We’veÂ talked about why a company’sÂ mission should read loud and clear and explained that a well-executed mission impactsÂ employee satisfaction, retention and productivity. So, now let’s explore how mission and communication play into a team’s understanding of the “big picture.”
If leadershipÂ focuses too much on long-term goals, theyÂ run the risk of boring employees, or even worse, alienating them and making them feel like a cog in the machine–for example, it’s probably best to leave the IPO discussion off the table.
With all of that in mind, we offerÂ a few ways to help get employeesÂ thinking about the big picture:
Encourage cross-training and shadowing.
Give your employees the opportunity to see what others are doing. ThisÂ breaks up the monotony of doing the same task over and over again and gives co-workers a chance to connect. Cross-training or shadowing fosters a mutual understanding and respect between peers.
WhenÂ employees see theirÂ colleagues in action, they gain valuable insights into how each roleÂ serves the company and its mission. Team members also develop an understanding of how their outputs affect others further down the workflow.
Create cross-departmental encounters.
Many companies now see the value in serendipitous. cross-departmental encounters. “Steve Jobs famously designed the Pixar headquarters with central bathrooms so that people from around the company would run into each other,” according to an article in the Wall Street Journal. Besides central bathrooms and open work spaces, companies experiment with all kinds of ways to get employees talking.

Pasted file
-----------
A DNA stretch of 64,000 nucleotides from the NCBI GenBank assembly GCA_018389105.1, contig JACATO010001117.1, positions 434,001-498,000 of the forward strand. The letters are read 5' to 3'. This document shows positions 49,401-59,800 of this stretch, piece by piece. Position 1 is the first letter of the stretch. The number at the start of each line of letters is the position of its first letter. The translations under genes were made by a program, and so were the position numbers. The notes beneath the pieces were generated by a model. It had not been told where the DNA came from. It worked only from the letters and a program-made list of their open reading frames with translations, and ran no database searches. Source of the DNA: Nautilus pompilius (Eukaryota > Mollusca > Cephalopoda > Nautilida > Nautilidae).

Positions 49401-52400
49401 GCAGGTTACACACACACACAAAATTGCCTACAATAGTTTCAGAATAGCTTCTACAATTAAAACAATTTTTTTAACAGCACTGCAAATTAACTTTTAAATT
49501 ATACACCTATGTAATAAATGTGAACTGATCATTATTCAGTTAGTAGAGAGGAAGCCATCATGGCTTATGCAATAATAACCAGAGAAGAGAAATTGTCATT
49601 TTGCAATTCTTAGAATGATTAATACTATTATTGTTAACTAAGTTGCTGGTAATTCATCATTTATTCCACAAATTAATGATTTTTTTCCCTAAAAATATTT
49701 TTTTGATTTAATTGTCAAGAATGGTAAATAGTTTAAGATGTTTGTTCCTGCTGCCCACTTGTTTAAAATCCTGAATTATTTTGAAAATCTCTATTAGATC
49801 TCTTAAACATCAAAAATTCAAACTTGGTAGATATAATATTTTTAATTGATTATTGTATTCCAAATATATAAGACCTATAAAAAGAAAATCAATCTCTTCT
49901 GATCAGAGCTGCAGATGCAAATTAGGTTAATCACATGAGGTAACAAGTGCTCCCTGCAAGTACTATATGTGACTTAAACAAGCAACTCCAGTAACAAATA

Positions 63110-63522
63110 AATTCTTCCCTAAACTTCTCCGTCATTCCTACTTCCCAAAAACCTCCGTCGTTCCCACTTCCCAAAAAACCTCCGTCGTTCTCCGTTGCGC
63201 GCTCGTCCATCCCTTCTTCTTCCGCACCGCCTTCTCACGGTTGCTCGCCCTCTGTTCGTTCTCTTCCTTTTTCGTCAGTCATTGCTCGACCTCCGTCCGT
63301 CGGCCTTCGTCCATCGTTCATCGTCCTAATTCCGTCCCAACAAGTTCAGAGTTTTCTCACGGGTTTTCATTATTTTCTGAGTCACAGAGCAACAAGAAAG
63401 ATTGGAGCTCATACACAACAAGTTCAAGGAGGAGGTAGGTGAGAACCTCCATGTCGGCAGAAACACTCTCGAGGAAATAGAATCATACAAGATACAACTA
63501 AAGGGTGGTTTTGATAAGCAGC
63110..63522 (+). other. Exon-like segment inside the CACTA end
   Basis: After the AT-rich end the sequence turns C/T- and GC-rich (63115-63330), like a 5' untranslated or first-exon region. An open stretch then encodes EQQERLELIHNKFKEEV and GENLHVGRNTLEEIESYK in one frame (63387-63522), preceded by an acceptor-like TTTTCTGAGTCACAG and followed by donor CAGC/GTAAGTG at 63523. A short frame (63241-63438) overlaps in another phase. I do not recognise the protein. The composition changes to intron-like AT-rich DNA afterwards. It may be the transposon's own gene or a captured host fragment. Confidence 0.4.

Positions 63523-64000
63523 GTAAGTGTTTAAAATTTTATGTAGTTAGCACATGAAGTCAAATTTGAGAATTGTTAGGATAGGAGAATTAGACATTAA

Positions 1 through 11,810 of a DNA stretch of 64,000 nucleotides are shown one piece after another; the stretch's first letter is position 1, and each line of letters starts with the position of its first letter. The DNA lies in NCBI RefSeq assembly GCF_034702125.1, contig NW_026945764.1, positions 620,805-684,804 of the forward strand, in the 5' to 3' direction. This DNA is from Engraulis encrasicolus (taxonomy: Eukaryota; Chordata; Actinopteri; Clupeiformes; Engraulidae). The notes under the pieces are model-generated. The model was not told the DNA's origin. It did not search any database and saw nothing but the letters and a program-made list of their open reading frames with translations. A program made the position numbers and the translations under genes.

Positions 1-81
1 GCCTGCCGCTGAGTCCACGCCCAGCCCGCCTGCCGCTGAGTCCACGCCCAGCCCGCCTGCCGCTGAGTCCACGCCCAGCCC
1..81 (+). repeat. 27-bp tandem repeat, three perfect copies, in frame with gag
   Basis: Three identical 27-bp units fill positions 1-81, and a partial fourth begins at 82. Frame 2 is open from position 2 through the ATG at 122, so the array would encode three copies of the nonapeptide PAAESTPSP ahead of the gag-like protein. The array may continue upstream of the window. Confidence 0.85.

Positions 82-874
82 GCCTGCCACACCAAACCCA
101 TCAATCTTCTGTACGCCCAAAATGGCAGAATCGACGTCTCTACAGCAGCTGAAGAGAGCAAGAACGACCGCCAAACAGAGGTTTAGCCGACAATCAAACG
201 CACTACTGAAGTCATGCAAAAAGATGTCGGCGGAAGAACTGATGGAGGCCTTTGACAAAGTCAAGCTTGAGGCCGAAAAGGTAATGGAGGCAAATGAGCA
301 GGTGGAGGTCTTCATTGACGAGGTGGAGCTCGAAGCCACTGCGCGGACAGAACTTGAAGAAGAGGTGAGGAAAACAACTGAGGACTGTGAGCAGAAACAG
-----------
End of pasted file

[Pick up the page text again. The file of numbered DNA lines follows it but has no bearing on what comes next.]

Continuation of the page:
To encourage knowledge sharing, some companies have implemented programs that allow interested employees to attend meetings in other departments. These employees don’t simply observe in silence; they ask questions, contribute ideas, make recommendations. Most importantly, they bring valuable knowledge back to their team.
EstablishÂ an internal company social channel.
We can develop tunnel vision at work, focusing solely on the next task or deadline. Plus, most employees just never get aÂ chance to learn about other teams’Â projects or initiatives in other departments.
Uninformed employees can’tÂ connect the dots. To avoid this issue, managers canÂ create an easy way for team membersÂ to stayÂ informed. Internal communications tools, like Slack, have revolutionized the way projects are managed, the way teams ideate and the way companies innovate.
Each company, team and project can tailor the communications platform to suit their needs and working style. That’s the beauty of communication applications like Slack–they’re flexible.
Employees understand the core values of theÂ organization when they are well informed. In the end, you can help create a sense of ownership among your employees, which in turn makes them want to work harder–and that can do wonders for aÂ company.